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Why science is the way, not a way

signpost This posting was inspired by some comments I received on the (mostly negative) article about homeopathic medicine on my Web site, and by some conversations I've recently had about the whole idea of teaching 'young-earth creationism' in school science classes. I don't find it easy to articulate what I find so disturbing about both these activities, but I think I can sum it up quite succintly like this: science is not a way, it is the way, to find out about the natural world.

Now I'm sure this sounds like a grandiose claim, even an arrogant one. But I'm not claiming something special for science; instead I'm claiming that 'science' is just a fancy word for the way we humans instictively go about finding about the natural world. Children are naturally scientific — they are intensely curious about the world, and spend hours investigating it (so long as they aren't distracted by too much television and computer gameing). Science is simply a word for the process of observing the world, and then thinking about it.

If there is a better way to find out how the world works, then I certainly haven't come across it. It's certainly been stupendously successful as a way of improving the material quality of life for millions, perhaps billions, of people. Of course, I'm not claiming that science (as I understand that term) has a scratch for every itch. There are questions that cannot be answered by the scientific process: a good one is ''Why is there anything?''. Science, as I understand it, operates on stuff that exists, material stuff. It has nothing to say about why it exists in the first place. And science is ill-equipped to answer questions about morality, or about religion, or about politics, except in very narrow areas. Science won't tell us whether there is a God, for example. It just doesn't operate in that area of enquiry.

Now, people who defend homeopathy will often concede that homeopathy is not supported by modern science, and then go on to add that there are things that science cannot tell us. And of course that is absolutely true. But one of the things that science can tell us is that, in order for a substance to have an effect on the human body, there actually has to be some of it present. The processes used in homeopathy make it highly unlikely that even one molecule of the active substance is actually delivered to the patient. When we examine the natural world (i.e., apply the process called 'science'), we don't find one single instance of a chemical interaction that can take place when the relevant chemicals don't actually come into contact with another. To make sodium chloride (salt) you need sodium and chlorine, in some sort of proximity. You can't make sodium chloride with sodium and some water than once had chlorine in it. It just doesn't happen like that. It never has, and there's no reason to think it ever will. The fundamental assertions of homeopathy contradict the direct evidence of our own senses.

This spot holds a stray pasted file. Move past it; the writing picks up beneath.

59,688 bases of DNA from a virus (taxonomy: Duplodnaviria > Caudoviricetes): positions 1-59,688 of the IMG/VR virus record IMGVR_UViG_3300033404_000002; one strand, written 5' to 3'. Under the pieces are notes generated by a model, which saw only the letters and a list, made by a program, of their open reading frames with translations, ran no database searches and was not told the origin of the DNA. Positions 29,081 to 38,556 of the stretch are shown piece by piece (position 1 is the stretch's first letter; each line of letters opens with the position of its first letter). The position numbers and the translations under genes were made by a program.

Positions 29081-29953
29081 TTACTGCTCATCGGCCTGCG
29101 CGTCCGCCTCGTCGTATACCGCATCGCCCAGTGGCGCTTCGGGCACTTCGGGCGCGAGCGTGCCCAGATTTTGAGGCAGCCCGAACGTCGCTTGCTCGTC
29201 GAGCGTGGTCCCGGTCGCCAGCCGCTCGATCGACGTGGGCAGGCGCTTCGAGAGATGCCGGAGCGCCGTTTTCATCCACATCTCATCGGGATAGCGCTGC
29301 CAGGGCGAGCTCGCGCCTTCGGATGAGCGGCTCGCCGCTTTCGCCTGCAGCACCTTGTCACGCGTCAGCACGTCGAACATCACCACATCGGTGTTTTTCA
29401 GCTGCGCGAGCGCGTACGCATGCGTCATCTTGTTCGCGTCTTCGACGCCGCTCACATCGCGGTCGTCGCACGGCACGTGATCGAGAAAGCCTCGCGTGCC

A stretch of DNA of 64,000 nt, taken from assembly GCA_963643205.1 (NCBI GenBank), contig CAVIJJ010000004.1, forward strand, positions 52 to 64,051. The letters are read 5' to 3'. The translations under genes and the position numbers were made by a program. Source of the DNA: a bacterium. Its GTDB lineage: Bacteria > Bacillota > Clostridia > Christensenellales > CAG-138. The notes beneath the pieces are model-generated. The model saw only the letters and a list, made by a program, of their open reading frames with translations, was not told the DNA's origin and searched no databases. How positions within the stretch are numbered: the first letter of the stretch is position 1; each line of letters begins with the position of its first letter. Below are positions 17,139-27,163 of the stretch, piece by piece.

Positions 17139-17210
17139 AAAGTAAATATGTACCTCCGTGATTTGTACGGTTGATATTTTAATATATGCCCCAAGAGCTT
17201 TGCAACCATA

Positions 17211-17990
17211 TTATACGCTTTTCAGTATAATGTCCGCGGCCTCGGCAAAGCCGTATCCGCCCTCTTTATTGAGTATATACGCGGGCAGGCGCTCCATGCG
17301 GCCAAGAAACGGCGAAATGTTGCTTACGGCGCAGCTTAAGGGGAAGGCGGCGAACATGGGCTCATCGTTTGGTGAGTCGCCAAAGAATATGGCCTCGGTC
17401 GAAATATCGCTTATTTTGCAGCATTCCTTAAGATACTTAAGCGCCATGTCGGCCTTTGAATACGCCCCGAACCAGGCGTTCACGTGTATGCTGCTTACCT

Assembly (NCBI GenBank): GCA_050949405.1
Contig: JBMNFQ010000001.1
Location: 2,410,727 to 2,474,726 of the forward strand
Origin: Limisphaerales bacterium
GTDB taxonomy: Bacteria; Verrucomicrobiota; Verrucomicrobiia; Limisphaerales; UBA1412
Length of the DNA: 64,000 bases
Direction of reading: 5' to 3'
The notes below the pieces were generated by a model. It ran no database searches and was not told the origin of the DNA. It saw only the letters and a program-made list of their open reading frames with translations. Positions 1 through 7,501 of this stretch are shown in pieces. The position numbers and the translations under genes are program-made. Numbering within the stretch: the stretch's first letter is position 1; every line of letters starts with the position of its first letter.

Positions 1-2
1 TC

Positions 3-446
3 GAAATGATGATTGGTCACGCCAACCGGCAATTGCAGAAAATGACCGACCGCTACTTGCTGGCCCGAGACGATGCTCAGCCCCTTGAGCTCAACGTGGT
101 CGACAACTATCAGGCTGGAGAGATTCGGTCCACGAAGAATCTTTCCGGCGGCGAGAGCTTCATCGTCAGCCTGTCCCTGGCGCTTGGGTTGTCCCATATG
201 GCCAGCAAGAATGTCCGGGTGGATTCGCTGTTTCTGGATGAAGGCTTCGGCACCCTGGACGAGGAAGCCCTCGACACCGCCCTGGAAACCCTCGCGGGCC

And the same sort of arguments apply to young-earth creationism. The young-earthers postulate that the material world was bought to its current form in a relatively short time (days, usually), and a relatively short time ago (thousands to tens of thousands of years). But when we observe the natural world, it certainly looks a lot older than this. There are, to be fair, different ways of dating the Earth by observation, but none of these ways puts the age at less than a few hundred thousand years, and most put it at billions of years. To say that the Earth was created a few thousand years ago simply does not agree with the evidence of our senses.

Of course, observations can be wrong. And the method of science is based on the fundamental assertion that direct observation is a reliable indicator of what is actually going on in the world. That is an assertion whose truth or falsity has to be argued on philosophical grounds, not scientific ones. But there no doubt that, as a working hypothesis, it's a very powerful and sucessful one.

In short, science is the way, because there is no better, no more reliable, way of understanding the natural world than by looking at it and thinking about it, and 'science' is a word for doing exactly that.

So why should we not teach young-earth creationism as a 'theory' of universal origins in school science classes? I think that should be obvious: science is about observation, and the claims of creationism are at odds with direct observation. Therefore they cannot be 'scientific', at least in the sense I use that word. Creationism, like homeopathy, takes as its basis not observation, but claims made by people who are believed to have some kind of special insight into reality. I'm certainly not going to argue that there are no such people — I rather suspect there are — but nothing that starts from such a basis can properly be called science.

Copyright © 1994-2013 Kevin Boone. Updated May 14 2010